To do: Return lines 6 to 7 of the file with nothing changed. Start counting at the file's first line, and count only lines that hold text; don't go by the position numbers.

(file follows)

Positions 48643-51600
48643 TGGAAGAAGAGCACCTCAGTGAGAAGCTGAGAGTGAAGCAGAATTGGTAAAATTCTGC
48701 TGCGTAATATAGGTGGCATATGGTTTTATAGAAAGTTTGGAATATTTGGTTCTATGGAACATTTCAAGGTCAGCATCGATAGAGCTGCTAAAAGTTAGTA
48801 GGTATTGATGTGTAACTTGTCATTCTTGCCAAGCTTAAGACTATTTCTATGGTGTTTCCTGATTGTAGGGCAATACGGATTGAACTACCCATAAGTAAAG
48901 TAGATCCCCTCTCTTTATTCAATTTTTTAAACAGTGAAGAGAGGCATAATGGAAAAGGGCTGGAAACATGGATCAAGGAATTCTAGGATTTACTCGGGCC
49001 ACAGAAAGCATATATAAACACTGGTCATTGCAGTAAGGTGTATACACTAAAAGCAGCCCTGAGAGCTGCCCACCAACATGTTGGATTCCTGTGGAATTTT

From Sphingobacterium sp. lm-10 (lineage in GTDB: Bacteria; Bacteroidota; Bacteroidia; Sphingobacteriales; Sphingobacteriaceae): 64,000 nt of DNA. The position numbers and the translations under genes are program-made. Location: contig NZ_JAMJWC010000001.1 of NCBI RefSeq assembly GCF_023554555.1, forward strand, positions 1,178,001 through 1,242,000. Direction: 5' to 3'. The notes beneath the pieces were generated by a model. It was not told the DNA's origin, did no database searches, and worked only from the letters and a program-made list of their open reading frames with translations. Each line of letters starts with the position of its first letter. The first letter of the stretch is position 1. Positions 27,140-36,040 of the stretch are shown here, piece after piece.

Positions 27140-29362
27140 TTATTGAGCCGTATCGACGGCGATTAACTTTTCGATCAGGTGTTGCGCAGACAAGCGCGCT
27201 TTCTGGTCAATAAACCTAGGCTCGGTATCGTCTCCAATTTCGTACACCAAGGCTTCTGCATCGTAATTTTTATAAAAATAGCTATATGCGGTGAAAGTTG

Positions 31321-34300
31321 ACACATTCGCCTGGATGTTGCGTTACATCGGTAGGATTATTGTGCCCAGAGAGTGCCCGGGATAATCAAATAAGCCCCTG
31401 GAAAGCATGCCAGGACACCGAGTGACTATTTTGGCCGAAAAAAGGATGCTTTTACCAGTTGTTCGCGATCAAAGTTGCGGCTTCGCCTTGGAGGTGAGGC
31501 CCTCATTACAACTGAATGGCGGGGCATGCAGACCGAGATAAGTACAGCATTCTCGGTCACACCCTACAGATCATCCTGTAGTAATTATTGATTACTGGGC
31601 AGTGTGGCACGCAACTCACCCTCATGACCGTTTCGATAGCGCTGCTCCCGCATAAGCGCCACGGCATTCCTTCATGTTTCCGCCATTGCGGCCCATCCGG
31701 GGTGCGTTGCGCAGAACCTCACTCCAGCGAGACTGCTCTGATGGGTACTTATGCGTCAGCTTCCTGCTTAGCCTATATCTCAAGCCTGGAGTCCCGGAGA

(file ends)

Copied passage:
49001 ACAGAAAGCATATATAAACACTGGTCATTGCAGTAAGGTGTATACACTAAAAGCAGCCCTGAGAGCTGCCCACCAACATGTTGGATTCCTGTGGAATTTT

From Sphingobacterium sp. lm-10 (lineage in GTDB: Bacteria; Bacteroidota; Bacteroidia; Sphingobacteriales; Sphingobacteriaceae): 64,000 nt of DNA. The position numbers and the translations under genes are program-made. Location: contig NZ_JAMJWC010000001.1 of NCBI RefSeq assembly GCF_023554555.1, forward strand, positions 1,178,001 through 1,242,000. Direction: 5' to 3'. The notes beneath the pieces were generated by a model. It was not told the DNA's origin, did no database searches, and worked only from the letters and a program-made list of their open reading frames with translations. Each line of letters starts with the position of its first letter. The first letter of the stretch is position 1. Positions 27,140-36,040 of the stretch are shown here, piece after piece.